Oklahoma Farm Bureau’s roots date back to the early 1900s, when farmers and ranchers were dealing with the results of the stock market crash, the Great Depression and starvation-level farm prices.
Clarence Roberts, editor of The Oklahoma Farmer-Stockman, was convinced the answer to the problems of Oklahoma farmers and ranchers was a farm organization to serve as one voice for the state’s rural community. Although his early attempts to rally farmers behind Farm Bureau failed, his determination eventually led to the creation of OKFB.
Throughout the years leading up to 1942, Roberts touted the importance of a farmer-led organization through countless editorials, meetings and personal conversations. In December 1938, Roberts led an unofficial delegation of observers to the American Farm Bureau Federation convention in hopes to spark interest in Oklahoma’s own organization.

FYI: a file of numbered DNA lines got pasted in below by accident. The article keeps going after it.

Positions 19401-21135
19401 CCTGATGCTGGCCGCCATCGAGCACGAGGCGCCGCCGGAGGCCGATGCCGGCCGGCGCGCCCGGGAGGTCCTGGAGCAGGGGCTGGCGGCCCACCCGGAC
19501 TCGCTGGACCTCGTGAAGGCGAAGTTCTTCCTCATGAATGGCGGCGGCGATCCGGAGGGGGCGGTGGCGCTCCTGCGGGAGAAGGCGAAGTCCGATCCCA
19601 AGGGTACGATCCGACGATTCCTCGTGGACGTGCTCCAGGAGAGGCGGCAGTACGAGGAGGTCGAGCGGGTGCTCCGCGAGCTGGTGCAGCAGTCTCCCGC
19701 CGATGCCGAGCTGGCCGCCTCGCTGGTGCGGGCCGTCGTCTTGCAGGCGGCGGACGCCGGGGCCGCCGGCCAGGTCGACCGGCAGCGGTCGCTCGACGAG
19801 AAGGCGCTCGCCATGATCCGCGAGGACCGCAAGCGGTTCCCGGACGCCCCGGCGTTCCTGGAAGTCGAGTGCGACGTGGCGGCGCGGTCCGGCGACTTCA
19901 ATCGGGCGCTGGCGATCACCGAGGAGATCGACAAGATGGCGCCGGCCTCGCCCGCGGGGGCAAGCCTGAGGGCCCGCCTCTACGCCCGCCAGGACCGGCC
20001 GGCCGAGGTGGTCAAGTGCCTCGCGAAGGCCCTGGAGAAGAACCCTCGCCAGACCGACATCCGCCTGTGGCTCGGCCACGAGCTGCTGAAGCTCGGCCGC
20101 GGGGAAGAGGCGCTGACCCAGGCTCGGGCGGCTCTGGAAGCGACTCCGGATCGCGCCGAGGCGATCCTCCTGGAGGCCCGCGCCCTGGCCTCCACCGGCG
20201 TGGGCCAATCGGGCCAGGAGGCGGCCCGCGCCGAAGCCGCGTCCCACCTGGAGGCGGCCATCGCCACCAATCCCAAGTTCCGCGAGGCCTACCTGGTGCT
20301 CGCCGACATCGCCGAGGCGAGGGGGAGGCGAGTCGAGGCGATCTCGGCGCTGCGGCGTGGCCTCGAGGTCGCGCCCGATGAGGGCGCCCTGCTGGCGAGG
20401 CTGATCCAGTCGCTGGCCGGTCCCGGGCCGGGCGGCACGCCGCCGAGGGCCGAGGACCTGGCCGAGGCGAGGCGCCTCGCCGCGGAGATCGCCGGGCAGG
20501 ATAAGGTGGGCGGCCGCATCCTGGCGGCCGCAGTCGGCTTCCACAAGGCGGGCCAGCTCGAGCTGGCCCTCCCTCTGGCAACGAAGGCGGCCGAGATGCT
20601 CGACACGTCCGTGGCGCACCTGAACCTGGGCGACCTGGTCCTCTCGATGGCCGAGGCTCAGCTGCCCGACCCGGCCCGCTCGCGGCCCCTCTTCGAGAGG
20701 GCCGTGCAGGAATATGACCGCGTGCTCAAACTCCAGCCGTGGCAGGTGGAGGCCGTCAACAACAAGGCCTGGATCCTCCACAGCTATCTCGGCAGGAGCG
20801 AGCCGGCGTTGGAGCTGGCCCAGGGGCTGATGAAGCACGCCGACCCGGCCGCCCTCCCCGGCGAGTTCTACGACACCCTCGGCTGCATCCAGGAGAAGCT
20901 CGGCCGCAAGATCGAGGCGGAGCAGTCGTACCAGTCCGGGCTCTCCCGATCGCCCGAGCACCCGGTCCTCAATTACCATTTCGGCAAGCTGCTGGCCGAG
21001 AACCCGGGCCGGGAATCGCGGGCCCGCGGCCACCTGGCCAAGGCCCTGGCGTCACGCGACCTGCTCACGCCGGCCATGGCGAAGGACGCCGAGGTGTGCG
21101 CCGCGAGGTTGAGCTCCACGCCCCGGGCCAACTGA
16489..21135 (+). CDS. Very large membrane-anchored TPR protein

Roberts was also a major part of the organizational effort during the first meetings by writing letters to potential leaders and encouraging support and membership through editorials in The Oklahoma Farmer-Stockman.
Sadly, Roberts became ill at the end of 1941 and died only a month after the first OKFB convention in 1942, where an honorary life membership was presented to him. The first issue of the Oklahoma Farm Bureau Farmer was dedicated to the memory of Roberts, citing his love for the soil and for those who worked in it daily.
Although Roberts never held a leadership position in the organization and never had the chance to see OKFB’s success, his efforts were integral to the history of OKFB. His part in the formation of OKFB will always be remembered with gratitude for his service to Oklahoma farmers and ranchers.